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Journal Article

Citation

Porter A, Montgomery CO, Montgomery BE, Eastin C, Boyette J, Snead G. J. Fam. Violence 2019; 34(7): 601-609.

Copyright

(Copyright © 2019, Holtzbrinck Springer Nature Publishing Group)

DOI

10.1007/s10896-018-0007-z

PMID

unavailable

Abstract

Fractures associated with intimate partner violence (IPV) are devastating injuries that can have lifelong physical and emotional implications. With exception to the facial region, there are very limited epidemiological reports describing the types and location of IPV-related fractures. The objective of this study is to review a national database and describe trends that are associated with IPV-related fractures. An analysis of all adult (18 years and older) was performed using the National Trauma Data Bank from 2007 through 2014. There were 1352 records identified where the patient was diagnosed with an IPVrelated fracture. Women accounted for 83% of the population and the mean age was 37.5 years. Nearly half of the population sustained fractures to the face. Variances among fracture location were observed across age groups. Facial fractures were recorded more in the younger population (18-39 years) when compared to the other age groups (40-59 years and 60+ years), p < 0.001. Alternatively, rib and femur fractures were more commonly seen among survivors aged 60 years and older when compared to the younger age groups, p < 0.001. The ability to identify and respond to survivors of IPV in the healthcare setting is critically important. While facial fractures are particularly common in the presence of IPV, they are not the only type of fractures that may be seen. In many cases healthcare professionals are the first line of defense in identifying suspected IPV cases. The findings of this paper build upon existing literature while also describing IPV-related fractures across the age spectrum.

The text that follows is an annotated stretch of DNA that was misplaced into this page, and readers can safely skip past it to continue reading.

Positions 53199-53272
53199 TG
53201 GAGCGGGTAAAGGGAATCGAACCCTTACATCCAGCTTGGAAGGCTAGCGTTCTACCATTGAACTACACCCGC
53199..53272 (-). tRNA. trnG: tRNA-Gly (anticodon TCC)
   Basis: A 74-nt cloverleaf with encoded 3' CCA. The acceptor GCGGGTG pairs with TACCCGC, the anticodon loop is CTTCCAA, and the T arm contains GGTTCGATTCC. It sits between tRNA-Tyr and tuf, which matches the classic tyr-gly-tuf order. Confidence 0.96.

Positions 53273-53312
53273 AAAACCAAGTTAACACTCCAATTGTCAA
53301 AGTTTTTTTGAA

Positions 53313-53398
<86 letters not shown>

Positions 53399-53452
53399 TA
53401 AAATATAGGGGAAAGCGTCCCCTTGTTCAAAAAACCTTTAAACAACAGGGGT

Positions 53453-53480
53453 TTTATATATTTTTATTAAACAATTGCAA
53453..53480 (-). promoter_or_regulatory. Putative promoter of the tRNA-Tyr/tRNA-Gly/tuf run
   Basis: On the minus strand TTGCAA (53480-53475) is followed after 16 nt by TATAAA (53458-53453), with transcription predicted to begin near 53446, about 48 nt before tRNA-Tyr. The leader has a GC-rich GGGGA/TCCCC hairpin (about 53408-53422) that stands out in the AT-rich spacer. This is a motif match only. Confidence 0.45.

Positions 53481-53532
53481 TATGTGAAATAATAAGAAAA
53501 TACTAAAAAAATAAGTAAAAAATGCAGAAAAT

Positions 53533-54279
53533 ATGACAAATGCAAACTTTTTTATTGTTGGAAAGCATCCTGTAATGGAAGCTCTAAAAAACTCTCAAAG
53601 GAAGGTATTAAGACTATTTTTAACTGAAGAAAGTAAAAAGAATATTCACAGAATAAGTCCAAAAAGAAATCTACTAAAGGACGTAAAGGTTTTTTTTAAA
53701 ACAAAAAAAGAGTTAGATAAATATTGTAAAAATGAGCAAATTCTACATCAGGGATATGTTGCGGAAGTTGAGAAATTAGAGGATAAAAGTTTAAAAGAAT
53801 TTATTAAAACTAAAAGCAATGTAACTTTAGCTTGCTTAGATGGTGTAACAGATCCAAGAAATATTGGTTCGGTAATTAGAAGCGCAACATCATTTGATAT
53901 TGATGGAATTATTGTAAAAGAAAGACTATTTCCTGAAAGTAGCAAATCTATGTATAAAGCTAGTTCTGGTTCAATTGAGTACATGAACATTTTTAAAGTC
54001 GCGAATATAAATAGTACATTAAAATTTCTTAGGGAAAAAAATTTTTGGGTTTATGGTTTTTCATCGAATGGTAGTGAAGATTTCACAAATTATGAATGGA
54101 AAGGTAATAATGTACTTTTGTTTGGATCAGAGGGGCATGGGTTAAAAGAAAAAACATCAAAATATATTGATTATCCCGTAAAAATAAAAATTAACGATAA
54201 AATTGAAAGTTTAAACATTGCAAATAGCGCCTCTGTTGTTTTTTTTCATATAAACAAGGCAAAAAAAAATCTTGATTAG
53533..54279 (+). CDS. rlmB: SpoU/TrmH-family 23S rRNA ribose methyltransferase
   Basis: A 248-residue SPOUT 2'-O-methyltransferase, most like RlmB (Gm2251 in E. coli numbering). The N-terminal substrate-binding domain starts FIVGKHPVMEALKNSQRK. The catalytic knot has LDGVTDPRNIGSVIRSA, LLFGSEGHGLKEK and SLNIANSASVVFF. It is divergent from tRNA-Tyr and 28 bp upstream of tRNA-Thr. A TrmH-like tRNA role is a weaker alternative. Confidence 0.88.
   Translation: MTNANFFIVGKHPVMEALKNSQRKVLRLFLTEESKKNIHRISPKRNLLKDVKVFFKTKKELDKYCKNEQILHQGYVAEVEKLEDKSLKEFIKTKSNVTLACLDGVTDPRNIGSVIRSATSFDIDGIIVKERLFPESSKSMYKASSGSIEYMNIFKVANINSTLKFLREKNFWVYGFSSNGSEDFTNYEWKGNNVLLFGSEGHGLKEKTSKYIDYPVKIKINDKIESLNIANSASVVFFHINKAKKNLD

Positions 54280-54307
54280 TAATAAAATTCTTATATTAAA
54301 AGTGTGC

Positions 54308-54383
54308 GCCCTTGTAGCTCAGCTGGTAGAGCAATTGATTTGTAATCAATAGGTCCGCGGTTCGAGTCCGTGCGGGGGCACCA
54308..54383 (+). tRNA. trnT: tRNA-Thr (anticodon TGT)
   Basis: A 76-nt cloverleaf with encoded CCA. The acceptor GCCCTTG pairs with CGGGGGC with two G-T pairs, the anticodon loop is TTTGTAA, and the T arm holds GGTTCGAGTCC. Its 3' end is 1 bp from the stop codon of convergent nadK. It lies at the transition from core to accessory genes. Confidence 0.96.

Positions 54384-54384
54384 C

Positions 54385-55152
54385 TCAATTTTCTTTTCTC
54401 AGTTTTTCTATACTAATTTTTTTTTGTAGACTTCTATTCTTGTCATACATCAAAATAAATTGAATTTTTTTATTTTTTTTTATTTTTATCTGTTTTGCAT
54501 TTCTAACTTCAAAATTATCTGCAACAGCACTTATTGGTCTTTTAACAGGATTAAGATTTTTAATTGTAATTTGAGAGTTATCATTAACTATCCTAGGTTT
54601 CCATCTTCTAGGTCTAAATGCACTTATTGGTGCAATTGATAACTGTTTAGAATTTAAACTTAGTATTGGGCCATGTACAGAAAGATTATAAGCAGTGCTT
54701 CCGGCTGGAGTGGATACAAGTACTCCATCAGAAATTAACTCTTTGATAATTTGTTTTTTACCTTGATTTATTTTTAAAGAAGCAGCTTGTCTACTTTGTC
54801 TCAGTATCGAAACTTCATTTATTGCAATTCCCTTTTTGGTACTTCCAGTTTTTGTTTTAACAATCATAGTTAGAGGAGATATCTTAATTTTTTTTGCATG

Language: en

Keywords

Abuse; Domestic violence; Fractures; Intimate partner violence

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